June 19, 2014, Progressive Railroading
U.S. Sens. Patty Murray (D-Wash.) and Susan Collins (R-Maine) on Tuesday introduced a bill that would authorize the formation of a Short Line Rail Safety Institute to enhance safety practices at short lines.
The legislation (S. 2478) would authorize funding to support grants for research, development, evaluation and training efforts associated with short lines. The Short Line Rail Safety Institute would assess short lines’ operations and safety programs; develop best practices and work with short lines to implement the practices; foster on-site safety training for short-line employees; promote the use of safety training assets, such as locomotive simulators; help the Federal Railroad Administration (FRA) implement research and development and outreach programs, and tailor such programs for short-line operations; and help short lines improve their safety culture and comply with regulatory requirements.
“Whether a train is carrying crude oil on a major rail line or on a short, local route through small towns across America, we need to make sure everyone is safe, both on the train and near the tracks,” said Murray, who chairs the Senate Appropriations Subcommittee for Transportation, in a press release. “We need to have the right policies in place to prevent accidents and respond to emergencies wherever they happen, and establishing a Short Line Rail Safety Institute is a strong step in the right direction.”
On May 15, Murray and Collins sent a letter to U.S. Transportation Secretary Anthony Foxx expressing support for the creation of a Short Line Rail Safety Institute.
“The horrific derailment that occurred in Lac-Mégantic, Quebec, last year … brought to light the importance of ensuring the safe transportation of energy products,” said Collins, the Senate Appropriations Subcommittee for Transportation’s ranking member. “We must ensure that we are taking the necessary steps to prevent another Lac-Mégantic, while not overburdening an industry that has a proven track record of safety.”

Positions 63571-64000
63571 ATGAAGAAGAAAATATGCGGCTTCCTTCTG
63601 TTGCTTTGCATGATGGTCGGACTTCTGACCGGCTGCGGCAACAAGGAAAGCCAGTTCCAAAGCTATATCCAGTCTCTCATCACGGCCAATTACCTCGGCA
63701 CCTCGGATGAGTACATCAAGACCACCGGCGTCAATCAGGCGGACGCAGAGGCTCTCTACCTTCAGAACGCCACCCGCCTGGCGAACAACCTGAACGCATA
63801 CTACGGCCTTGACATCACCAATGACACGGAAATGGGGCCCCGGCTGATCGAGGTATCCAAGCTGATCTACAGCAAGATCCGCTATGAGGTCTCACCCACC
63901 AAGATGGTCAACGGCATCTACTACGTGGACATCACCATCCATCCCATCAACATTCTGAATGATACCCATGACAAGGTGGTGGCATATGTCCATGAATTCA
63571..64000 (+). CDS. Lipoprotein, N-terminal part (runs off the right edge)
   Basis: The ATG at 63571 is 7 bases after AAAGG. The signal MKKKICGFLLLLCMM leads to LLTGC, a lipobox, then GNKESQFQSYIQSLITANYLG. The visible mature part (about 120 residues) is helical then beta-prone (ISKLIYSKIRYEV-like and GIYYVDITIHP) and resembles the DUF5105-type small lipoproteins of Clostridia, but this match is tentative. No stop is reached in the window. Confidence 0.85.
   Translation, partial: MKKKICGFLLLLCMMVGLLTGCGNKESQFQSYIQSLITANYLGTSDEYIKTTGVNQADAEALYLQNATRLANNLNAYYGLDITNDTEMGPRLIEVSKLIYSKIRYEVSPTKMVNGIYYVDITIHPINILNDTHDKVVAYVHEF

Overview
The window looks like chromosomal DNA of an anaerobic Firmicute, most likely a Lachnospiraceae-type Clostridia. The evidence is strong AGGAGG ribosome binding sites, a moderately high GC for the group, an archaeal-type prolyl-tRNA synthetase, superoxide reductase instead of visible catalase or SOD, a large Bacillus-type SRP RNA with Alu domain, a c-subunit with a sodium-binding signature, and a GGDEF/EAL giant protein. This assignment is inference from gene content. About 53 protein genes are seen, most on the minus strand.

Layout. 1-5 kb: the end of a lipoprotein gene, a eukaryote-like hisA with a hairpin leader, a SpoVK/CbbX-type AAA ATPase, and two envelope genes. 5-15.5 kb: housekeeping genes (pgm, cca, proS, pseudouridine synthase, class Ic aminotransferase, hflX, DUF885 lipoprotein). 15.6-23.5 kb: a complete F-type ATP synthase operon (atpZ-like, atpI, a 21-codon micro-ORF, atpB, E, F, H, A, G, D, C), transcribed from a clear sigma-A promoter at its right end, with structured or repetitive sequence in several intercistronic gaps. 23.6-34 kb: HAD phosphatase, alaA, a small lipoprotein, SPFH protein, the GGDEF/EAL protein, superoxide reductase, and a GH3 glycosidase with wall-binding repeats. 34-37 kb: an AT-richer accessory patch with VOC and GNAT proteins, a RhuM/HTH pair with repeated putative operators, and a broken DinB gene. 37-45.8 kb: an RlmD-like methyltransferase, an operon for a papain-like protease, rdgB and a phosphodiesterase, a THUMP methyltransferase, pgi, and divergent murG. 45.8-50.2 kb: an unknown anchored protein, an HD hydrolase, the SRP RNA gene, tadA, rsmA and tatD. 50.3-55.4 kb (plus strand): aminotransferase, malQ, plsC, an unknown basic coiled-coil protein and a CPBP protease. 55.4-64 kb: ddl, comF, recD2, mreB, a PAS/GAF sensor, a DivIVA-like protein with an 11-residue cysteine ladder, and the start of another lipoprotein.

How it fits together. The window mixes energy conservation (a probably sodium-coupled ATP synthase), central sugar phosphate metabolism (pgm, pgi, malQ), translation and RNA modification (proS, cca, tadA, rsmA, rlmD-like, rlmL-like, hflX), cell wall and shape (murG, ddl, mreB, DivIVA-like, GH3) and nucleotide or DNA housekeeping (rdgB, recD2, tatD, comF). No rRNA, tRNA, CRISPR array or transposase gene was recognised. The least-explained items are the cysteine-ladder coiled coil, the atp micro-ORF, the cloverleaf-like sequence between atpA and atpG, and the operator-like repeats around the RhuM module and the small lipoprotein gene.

The American Short Line and Regional Railroad Association (ASLRRA) in conjunction with the FRA has proposed the development of a short-line safety institute. The proposed institute is part of a safety initiative the association is working on with the FRA, U.S. Department of Transportation’s Volpe National Transportation Systems Center and University of Connecticut.
ASLRRA officials lauded the bill’s introduction. The legislation “will do much to bring a continuous and active focus on safety with the objective of assisting individual short lines to improve their safety performance,” said ASLRRA President Richard Timmons.
“Senators Collins and Murray are creating a very important tool for a very important task, and the entire short line industry will be an enthusiastic partner in this effort,” he said.
As small businesses, short lines have far fewer employees than Class Is, and most short-line workers have multiple responsibilities, said Timmons, adding that a large percentage of short lines’ revenue goes to track rehabilitation, which itself is a safety driver.
“The Collins/Murray initiative will help short lines to do much more and to do it much better,” he said.